The Original Mass Media: Communication- By Alana Easterling


My time as a study abroad participant has been an interesting experience thus far to say the least. Northern Ireland and the Republic of Ireland are both incredibly beautiful places. Prior to the trip, I never thought about the kind of people I would encounter while traveling to the different countries on our schedule. It wasn’t until I got here, and realized it was so many Caucasian people here. Myself along with the other black students were discussing this “culture shock.” America is truly a melting pot, and it wasn’t until I got over here did I realize how true that statement was.

In a week’s time, I hadn’t seen more then about 10 black people, which was completely bizarre to me. Belfast was more rural, so I couldn’t say I was too surprised, but it was a constant thought in my mind- where are the black people? Are there really just not any over here? Why? I thought we were everywhere. While in Belfast I noticed that someone was always looking at me in shock, or confusion- as if they never seen a black person before. I would see one or two on the streets though, so that couldn’t be the case. Are they racist? Am I really this foreign to them, were questions that I continuously asked myself.

During the shamrock tour, we stopped in the city where the Dunluce castle was. There, a young white girl who couldn’t have been any older than about nine, came to me and asked me why my skin was the way it was. She asked me if she could touch me. She grazed me with genuine fascination in her eyes. It was clear I was the first black person she’d seen. Though I was honored to be the first for her, I couldn’t believe it. At this point, I was convinced we didn’t exist over here, and the handful I’d seen were tourists just like myself. I spoke with my professor about this, and was told it would be nothing like that in Dublin, and in the end he was indeed right.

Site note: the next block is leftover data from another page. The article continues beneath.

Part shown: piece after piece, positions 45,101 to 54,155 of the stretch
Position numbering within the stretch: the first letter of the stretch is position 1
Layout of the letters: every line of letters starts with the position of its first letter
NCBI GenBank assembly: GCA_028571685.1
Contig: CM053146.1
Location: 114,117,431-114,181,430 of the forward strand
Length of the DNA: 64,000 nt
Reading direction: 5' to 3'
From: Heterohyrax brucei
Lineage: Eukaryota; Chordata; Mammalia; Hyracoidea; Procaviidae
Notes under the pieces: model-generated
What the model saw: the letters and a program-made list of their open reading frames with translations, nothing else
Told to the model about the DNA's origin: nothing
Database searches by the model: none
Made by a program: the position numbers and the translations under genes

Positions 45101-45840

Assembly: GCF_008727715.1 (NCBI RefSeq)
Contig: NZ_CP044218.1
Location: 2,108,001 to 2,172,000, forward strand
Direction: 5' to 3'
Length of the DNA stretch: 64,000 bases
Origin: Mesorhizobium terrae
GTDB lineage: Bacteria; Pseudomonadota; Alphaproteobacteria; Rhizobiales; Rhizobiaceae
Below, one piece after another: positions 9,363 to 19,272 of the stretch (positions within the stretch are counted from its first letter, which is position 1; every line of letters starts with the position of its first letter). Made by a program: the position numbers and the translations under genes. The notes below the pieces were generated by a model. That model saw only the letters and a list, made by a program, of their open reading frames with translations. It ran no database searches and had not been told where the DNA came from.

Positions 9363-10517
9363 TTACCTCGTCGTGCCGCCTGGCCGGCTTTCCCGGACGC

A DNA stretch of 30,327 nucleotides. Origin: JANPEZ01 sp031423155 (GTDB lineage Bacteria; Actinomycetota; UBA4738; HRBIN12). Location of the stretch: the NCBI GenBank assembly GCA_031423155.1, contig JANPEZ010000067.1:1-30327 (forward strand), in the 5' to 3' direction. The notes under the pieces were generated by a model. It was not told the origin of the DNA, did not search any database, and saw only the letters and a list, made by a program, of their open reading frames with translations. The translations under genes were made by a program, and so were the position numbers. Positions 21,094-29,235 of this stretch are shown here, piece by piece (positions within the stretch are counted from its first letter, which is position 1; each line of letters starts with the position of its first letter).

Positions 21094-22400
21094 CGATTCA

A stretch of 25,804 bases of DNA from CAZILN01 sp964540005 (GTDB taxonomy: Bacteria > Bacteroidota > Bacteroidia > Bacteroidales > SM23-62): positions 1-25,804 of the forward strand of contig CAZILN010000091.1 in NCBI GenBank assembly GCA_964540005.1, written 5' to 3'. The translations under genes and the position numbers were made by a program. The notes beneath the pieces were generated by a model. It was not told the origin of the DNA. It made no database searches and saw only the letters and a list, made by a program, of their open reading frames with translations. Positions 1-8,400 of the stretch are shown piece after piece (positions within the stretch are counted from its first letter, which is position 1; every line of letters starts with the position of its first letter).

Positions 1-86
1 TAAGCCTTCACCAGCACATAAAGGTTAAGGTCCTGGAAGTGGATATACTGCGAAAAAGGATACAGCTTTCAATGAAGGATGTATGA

The first day was rocky. Another black girl on the trip was racially slurred within hours of us being there, and the very next day, I was called a nigga on the streets. I was fed up. I’ve never been called a nigga at home, so I was outraged. Aside from these incidents, despite the multiple black people I’d seen on the streets, I still wasn’t satisfied. I wanted to talk to them. I wanted to know what they were like, but everywhere I went still was over populated by caucasians. Any night life activities we engaged in all happened because of simple communication. That’s what brings me to my topic- the art of communication.

It was our second to last night in Dublin, a Saturday night, and our group went out. We were standing in line for “Dicie’s,” a club a younger girl told us about earlier that day. A man was walking by, and noticed Graham had on jogging pants, and let us know he might not be able to get into the club. We went to security and asked, and he was right. I did ‘t want Graham going back to the hotel by himself, so I went back with him so he could change. This ended up being the best thing that could’ve happened.